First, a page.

You probably think that I have been around too long and have seen too many contracts to sign anything containing an important specification that isn't clearly defined. Surely I would never do something as stupid as that, right?
Wrong, unfortunately. Recently I was involved in preparing bidding specs for a building; everything was done by committee and we all agreed that the project would be "green." But now that we're too far along for second thoughts, I'm wondering, "Hey, what is a ‘green' building?"
At the time, I thought I knew what it meant: a building that's technically advanced in terms of energy use and inhabitant comfort. So does that mean, for example, that I wanted the building roofed with sod? Well, I hadn't actually thought about sod. As it turns out, though, that is what one of the other committee members meant when he talked about "green." And that's the reason I'm so worried now: When the other members of the committee talked about "green," did they mean what he meant or what I meant?
What we should have done — and what you should do when you hear customers mumbling about how cool it would be to make their project green and energy-efficient — was decide in advance exactly what such terms mean. Otherwise, you're likely to wind up with a huge hassle down the road. When customers think about "green," they're often thinking not in terms of the entire project but about a particular kind of insulation or air conditioning, say, or a building technique they've read about. They may have strong, very specific ideas about what they'll be getting — and it may be something different from anything you've seen or heard of before. Unless you're a mind-reader, you need to pin down precisely what it is that they have in mind.
It's possible that you work in a community that's adopted a green-building requirement or adjusted its building code to address such issues. Washington, D.C., has passed an ordinance requiring that certain types of new residences be green, and other communities have passed similar rules for commercial buildings. Most of these ordinances are based on model standards developed by industry or environmental groups. Washington, for example, uses the U.S. Green Building Council's LEED (Leadership in Energy and Environmental Design) green-building rating system, the best-known of the various options out there.
In these municipalities, local ordinances already define what a "green" building is, so writing contracts is fairly easy. If a customer decides after the building is complete that he had something different in mind, that's his problem. As with building codes, any standards exceeding those dictated by the local ordinance need to be spelled out in the contract.
That doesn't mean you'll never have problems with definitions, of course. Think of all the disagreements you can have with a building inspector over how to interpret a particular line in a building code. Still, those exchanges are between you and the inspector; once he or she signs off on the work, you've met the contract requirement between you and your customer — even if you thought a green building meant one with a high-efficiency furnace and the customer thought it meant one with a photovoltaic power system.
Incorporation by Reference
But what if your community hasn't adopted a green-building standard? How do you write a contract for a green building in those circumstances? This is not a time to be creative. Look around for what somebody else with credentials on the subject has already written. You could use the LEED standards, for instance.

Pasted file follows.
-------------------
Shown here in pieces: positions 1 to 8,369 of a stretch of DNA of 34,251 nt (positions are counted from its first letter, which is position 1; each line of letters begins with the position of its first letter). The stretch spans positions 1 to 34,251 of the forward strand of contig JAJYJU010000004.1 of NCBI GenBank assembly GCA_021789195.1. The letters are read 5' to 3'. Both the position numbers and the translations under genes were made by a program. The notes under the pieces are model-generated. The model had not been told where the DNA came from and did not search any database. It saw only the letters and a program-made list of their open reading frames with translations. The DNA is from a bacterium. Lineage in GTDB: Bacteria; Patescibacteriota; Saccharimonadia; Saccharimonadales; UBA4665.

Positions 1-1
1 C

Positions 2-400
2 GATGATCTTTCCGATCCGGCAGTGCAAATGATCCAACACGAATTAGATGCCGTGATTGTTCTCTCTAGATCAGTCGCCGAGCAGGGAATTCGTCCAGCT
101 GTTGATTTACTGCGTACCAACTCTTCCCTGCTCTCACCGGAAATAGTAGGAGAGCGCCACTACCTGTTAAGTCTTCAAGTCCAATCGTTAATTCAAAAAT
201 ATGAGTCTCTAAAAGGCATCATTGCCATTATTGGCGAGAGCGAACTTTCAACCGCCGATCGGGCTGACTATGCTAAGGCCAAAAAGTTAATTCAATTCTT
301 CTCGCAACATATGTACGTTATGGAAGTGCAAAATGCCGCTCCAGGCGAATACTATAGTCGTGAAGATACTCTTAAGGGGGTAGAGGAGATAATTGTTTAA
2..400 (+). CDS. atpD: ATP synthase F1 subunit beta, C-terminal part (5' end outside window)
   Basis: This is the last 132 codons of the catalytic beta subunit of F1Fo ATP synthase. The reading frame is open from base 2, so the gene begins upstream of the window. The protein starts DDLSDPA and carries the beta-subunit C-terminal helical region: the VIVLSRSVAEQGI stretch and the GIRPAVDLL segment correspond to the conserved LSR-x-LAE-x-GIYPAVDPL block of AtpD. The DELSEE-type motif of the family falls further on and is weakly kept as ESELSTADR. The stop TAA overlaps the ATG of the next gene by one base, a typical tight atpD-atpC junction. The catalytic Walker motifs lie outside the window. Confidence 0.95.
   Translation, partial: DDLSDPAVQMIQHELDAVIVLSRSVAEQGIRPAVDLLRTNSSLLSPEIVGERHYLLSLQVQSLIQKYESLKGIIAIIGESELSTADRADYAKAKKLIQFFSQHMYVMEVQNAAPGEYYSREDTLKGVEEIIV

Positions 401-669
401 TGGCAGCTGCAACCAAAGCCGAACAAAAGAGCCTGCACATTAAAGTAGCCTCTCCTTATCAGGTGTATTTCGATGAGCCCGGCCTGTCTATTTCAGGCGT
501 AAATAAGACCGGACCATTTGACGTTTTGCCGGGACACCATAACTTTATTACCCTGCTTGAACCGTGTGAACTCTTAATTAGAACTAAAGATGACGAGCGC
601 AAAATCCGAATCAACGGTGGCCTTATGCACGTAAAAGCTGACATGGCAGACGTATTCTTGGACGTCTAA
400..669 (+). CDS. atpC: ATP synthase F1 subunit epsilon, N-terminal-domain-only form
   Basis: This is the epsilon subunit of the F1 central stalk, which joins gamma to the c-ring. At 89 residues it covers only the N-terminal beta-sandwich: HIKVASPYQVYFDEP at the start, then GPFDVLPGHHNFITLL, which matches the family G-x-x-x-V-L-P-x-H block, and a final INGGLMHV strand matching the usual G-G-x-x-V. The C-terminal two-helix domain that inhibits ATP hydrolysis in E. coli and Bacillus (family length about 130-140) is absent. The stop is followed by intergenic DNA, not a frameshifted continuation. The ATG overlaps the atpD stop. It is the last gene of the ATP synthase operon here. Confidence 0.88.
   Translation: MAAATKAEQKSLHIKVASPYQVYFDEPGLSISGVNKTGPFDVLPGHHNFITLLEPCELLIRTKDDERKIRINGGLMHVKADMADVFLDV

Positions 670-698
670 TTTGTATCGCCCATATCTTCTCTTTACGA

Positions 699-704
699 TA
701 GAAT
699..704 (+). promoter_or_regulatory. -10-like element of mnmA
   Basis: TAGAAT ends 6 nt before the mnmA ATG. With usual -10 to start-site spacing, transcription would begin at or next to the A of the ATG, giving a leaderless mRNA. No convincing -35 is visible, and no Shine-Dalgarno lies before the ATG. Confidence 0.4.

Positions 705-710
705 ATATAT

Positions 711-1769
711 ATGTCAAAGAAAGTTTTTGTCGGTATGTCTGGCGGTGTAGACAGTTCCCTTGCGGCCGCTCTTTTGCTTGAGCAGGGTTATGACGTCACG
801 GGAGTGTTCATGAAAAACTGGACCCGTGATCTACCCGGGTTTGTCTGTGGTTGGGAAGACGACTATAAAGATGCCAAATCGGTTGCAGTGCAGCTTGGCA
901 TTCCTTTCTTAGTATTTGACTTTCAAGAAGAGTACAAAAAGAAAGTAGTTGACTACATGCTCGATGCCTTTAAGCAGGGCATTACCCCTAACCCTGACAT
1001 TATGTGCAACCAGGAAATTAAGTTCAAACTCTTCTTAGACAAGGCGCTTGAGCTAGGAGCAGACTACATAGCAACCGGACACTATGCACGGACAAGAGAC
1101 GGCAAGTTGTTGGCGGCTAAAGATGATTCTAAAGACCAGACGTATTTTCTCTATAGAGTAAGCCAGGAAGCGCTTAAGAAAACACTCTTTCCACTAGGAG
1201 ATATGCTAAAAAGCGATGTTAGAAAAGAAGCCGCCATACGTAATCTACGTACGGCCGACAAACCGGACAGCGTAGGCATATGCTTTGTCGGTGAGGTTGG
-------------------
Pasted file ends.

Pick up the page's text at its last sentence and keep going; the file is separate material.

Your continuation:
The correct way to incorporate someone else's standards into your contract is by reference, which involves easy language and is done all the time. The magic words are "incorporate by reference"; after that phrase, you say what it is that you're incorporating. So you could write it like this: "The parties hereby incorporate the LEED green-building rating system created by the U.S. Green Building Council as part of the building standards." Or, using similar language, you could pick out specific LEED clauses or standards; perhaps you just want to talk about air conditioning or light wells. (But remember: This is for communities without existing standards. You can't cherry-pick the standards your local ordinance requires you to meet.)
Your contract should also include language about what happens to your estimate if the material and labor costs change. Why? Because some green products are not readily available, some cost a lot more than the products you're used to dealing with, and some have special installation requirements.
For example, how do you keep that sod roof from eroding? Isn't it based in dirt? And doesn't dirt slid down an incline? If sod requires a flat surface, what happens to the snow load? This job could wind up costing a whole lot more than what you bid.
You should discuss the potential for higher-than-estimated costs with your clients — who may turn out to be surprisingly understanding, because most people who want this kind of project know there are greater immediate costs associated with green building. They understand that the payoff — reduced energy costs — is down the road.
There's always the possibility that you'll get so interested in green building you'll decide to make it your niche. If so, remember that you can't advertise yourself as having constructed a building to a particular green-building standard unless you go through the certification or training process for that standard.
Quenda Behler Story has practiced and taught law for more than 25 years.